Social Media Safety Tips Beware Deceptive Friend Requests
Social media has become a prime target for scammers in recent years. Beyond sensationalized photo and video posts that lure unsuspecting viewers to click on an item for the juicy details, fraudsters have a more despicable technique to extract personal information from social media users – impersonating members of the military. Beware Deceptive Friend Requests
Facebook Friend Scams Beware Deceptive Friend Requests
A friend of mine recently received a friend request on Facebook from someone she didn’t know. She perused the personal page of this individual and saw that he posted a profile picture of a gentleman in a U.S. Army uniform next to a military Humvee. The header on this page also displayed a group of men in uniform posing for a photo. In a message he sent to her along with his friend request, he claimed to be a Captain General in the U.S. Army. Beware Deceptive Friend Requests
His biggest mistake wasn’t the one you probably have in mind. The rank Captain General is non-existent in the U.S. Army, and anyone claiming to be one has never served. While this is a dead giveaway, his biggest mistake was telling her that his name was something contrary to the embroidered name on his uniform. Also visible on the uniform also was the rank of Sergeant First Class (SFC). The real SFC in the photo will always outrank and outclass a shameful Captain General scammer any day of the week. Beware Deceptive Friend Requests
Besides these glaring errors, there’s another giveaway that should have anyone turning down this friend request. The requesting individual has only eight friends. For someone with such few friends to have located and made contact with my friend without any prior contact or acquaintances in common is extremely unlikely.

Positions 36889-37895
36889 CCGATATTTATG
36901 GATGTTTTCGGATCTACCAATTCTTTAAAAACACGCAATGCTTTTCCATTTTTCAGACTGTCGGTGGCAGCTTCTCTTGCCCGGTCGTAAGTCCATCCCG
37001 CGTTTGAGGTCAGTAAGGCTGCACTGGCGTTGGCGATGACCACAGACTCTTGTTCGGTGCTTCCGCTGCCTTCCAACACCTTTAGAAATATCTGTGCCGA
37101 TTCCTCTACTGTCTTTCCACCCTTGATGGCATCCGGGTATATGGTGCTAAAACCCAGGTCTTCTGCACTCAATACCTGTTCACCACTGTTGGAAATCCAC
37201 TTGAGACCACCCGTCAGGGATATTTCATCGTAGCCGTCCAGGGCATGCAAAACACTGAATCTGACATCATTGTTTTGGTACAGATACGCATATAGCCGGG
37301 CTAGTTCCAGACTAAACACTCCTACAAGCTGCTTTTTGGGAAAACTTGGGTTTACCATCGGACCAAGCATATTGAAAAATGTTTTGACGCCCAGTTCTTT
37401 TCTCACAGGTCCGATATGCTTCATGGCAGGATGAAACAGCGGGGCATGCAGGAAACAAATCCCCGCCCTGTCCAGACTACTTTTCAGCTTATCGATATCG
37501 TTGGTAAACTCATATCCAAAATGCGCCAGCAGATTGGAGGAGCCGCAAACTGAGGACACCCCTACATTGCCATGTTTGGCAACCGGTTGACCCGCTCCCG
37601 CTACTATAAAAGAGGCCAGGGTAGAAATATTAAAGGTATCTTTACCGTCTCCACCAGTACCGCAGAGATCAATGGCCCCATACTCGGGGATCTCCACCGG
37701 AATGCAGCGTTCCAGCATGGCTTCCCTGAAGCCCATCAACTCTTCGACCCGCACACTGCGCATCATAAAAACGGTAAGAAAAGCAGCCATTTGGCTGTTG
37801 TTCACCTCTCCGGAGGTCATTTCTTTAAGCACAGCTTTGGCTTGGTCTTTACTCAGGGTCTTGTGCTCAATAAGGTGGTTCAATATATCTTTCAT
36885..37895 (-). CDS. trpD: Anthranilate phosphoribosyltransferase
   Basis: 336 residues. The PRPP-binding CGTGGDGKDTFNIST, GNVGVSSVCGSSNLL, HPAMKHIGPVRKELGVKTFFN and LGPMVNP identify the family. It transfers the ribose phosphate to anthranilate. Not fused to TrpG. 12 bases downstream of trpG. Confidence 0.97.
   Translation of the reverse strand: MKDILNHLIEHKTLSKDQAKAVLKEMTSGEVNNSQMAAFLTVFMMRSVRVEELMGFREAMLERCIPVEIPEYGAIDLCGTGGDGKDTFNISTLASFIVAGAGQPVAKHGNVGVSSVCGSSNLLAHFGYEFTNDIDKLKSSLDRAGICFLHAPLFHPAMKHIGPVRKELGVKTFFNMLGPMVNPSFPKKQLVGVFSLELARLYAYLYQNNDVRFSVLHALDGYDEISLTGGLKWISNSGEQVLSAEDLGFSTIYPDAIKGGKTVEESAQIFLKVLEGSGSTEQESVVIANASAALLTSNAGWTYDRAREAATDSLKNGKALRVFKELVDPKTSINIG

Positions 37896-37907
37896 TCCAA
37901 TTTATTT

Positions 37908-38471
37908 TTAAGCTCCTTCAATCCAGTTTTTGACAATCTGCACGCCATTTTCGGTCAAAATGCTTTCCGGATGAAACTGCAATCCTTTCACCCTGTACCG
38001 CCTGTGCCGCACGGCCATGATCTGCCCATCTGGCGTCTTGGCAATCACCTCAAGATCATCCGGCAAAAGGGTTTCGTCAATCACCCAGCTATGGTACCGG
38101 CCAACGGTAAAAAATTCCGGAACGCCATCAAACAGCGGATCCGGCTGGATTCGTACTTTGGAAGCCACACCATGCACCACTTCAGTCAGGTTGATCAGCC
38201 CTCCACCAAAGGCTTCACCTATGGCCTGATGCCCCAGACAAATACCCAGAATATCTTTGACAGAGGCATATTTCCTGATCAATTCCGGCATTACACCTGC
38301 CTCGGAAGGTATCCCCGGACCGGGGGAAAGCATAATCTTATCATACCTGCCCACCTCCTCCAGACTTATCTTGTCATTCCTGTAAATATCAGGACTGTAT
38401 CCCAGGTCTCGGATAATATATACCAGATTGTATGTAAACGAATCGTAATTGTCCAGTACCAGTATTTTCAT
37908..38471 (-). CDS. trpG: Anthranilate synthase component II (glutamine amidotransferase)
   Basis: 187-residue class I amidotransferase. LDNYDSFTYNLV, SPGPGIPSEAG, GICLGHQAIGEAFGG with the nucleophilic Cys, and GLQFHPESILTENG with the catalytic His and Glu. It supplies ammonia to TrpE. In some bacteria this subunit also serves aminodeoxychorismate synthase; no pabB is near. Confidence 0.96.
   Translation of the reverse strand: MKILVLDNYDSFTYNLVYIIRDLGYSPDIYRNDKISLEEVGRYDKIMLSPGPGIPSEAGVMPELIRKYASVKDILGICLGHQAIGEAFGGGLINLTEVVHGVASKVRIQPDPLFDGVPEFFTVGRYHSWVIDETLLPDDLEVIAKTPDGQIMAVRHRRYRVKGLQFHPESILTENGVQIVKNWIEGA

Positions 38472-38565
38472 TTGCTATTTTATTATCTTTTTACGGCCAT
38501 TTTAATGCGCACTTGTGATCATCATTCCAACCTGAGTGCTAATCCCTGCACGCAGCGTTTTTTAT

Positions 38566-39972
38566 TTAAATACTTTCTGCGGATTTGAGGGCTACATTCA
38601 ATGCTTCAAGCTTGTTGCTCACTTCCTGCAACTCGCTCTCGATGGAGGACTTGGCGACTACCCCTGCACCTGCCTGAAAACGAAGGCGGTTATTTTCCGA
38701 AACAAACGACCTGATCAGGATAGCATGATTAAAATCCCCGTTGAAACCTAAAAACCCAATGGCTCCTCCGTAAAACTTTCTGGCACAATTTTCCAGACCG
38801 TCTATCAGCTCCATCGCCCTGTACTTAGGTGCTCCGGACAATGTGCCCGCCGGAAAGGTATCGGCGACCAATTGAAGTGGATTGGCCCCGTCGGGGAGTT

The best course of action to take when you receive a friend request from someone you don’t know is to turn down the request. If you’re not sure about your affiliation with the person, look for telltale signs that the individual might not be who he or she claims to be: Don’t fall for deceptive friend requests
- Use of a non-existent rank in the military
- Claiming an identity other than what a photo indicates
- The individual has few if any friends
- Neither you nor anyone you know has any prior contact with the individual
Why would someone resort to such a contemptible means of connecting with someone? The scammer is either looking to glean enough information from an individual to hack that person’s social media account, or the fraudster is looking to use the connection as a springboard to launch a scam. Whatever the reason, accepting a friend request from someone you don’t know is always a dangerous course of action.
My friend ultimately turned down this scammer’s friend request after pointing out the glaring errors in his profile. Two days later, this fraudster’s account was deleted. Don’t fall for deceptive friend requests
Always scrutinize friend requests whenever you receive them, even if the individual claims to be a member of the military. That friend request might be from a scammer in disguise. Don’t fall for deceptive friend requests